Arrow-right Camera
The Spokesman-Review Newspaper

The Spokesman-Review Newspaper The Spokesman-Review

Spokane, Washington  Est. May 19, 1883
Clear Night 15° Clear
News >  Spokane

Social media threats do not disrupt return to classes at LC

Jan. 29, 2019 Updated Tue., Jan. 29, 2019 at 7:30 p.m.

A pair of Spokane Public School resource officers and a Spokane police officer, right, keep an eye on Lewis and Clark High School students as they arrive for class, Tuesday, Jan. 29, 2019, in downtown Spokane. A social media threat was made against the school and students prompting extra security. (Dan Pelle / The Spokesman-Review)
A pair of Spokane Public School resource officers and a Spokane police officer, right, keep an eye on Lewis and Clark High School students as they arrive for class, Tuesday, Jan. 29, 2019, in downtown Spokane. A social media threat was made against the school and students prompting extra security. (Dan Pelle / The Spokesman-Review)

Life goes on at Lewis and Clark High School, where the students appear to be taking the latest round of social media threats in stride.

Attendance on Tuesday – the opening day of the second semester – was close to normal, with 222 reported absences, or about 10 percent. Typical absences run at about 8 percent.

“It was the first day of second semester and it followed a four-day break for most students,” principal Marybeth Smith said Tuesday. “As a result, they were pretty eager to return to school to see classmates and get back into the rhythm of school.”

Students returned to a heightened law enforcement presence as Spokane police, working with the FBI, investigate a series of threats made last weekend against the school and two individual students.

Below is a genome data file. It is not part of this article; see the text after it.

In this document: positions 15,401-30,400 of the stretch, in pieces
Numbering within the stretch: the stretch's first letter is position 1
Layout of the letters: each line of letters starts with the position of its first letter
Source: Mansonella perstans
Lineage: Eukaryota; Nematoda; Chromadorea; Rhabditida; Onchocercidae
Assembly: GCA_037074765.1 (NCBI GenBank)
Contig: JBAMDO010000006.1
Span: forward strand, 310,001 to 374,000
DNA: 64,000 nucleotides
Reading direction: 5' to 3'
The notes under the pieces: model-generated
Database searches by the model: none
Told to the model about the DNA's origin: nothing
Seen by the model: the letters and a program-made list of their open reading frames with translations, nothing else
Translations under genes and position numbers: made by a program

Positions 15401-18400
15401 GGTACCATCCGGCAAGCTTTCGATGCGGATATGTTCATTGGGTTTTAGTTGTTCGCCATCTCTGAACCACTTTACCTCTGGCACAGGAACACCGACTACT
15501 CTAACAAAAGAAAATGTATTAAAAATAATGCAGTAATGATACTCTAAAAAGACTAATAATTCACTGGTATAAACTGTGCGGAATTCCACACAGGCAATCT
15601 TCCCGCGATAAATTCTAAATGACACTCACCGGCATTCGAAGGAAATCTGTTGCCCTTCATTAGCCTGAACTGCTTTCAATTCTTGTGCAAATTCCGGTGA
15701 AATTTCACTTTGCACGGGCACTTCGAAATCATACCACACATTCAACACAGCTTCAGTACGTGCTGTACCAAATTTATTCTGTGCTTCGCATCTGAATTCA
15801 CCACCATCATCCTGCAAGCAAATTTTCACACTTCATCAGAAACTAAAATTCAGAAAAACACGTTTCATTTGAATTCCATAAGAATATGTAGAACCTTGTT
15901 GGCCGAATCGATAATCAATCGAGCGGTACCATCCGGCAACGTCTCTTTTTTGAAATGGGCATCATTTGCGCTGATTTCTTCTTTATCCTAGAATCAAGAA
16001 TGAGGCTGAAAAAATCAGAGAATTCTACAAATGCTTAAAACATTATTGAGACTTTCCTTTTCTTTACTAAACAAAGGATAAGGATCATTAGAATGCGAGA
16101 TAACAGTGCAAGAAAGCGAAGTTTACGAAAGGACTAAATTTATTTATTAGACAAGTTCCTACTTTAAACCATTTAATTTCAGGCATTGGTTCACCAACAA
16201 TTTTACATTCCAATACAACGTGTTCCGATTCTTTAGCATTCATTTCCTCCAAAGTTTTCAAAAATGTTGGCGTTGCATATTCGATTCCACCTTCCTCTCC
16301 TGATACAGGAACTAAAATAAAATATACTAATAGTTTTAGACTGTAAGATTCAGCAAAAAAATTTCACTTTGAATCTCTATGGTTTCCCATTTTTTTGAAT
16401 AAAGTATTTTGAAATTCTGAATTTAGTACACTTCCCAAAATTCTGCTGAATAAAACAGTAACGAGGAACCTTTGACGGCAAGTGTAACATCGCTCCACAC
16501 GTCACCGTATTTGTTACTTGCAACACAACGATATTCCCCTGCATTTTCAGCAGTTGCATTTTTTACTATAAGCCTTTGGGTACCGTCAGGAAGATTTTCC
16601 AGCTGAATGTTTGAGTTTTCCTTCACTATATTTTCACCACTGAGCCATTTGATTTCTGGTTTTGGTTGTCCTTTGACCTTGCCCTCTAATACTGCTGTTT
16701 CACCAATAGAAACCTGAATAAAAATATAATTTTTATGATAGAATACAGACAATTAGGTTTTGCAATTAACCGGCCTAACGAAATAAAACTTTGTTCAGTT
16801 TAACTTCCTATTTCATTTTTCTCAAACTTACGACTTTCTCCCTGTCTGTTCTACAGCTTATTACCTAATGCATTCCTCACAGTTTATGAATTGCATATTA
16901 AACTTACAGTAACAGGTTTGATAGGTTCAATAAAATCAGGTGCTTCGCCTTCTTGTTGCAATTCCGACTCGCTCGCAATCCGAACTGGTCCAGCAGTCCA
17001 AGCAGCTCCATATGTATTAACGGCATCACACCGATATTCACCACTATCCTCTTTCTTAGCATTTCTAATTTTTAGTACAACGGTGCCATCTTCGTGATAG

Brian Coddington, director of community relations for Spokane Public Schools, said there were no new developments in the investigation.

The incident is the third at LC in less than a year. In May, the school was half full after a shooting threat was posted on social media.

In November, police investigated a threat posted against the school on Instagram.

“Our families continue to be so wonderful and so strong-minded,” Smith said.

“They are, like all of us, frustrated and angry that their children are having to navigate these same very upsetting waters yet again, but they are also resolved to make sure their students are not missing out on opportunities to learn and to connect with staff and classmates they care about,” Smith said.

The Spokesman-Review Newspaper

Local journalism is essential.

Give directly to The Spokesman-Review's Northwest Passages community forums series -- which helps to offset the costs of several reporter and editor positions at the newspaper -- by using the easy options below. Gifts processed in this system are not tax deductible, but are predominately used to help meet the local financial requirements needed to receive national matching-grant funds.

Active Person

Subscribe now to get breaking news alerts in your email inbox

Get breaking news delivered to your inbox as it happens.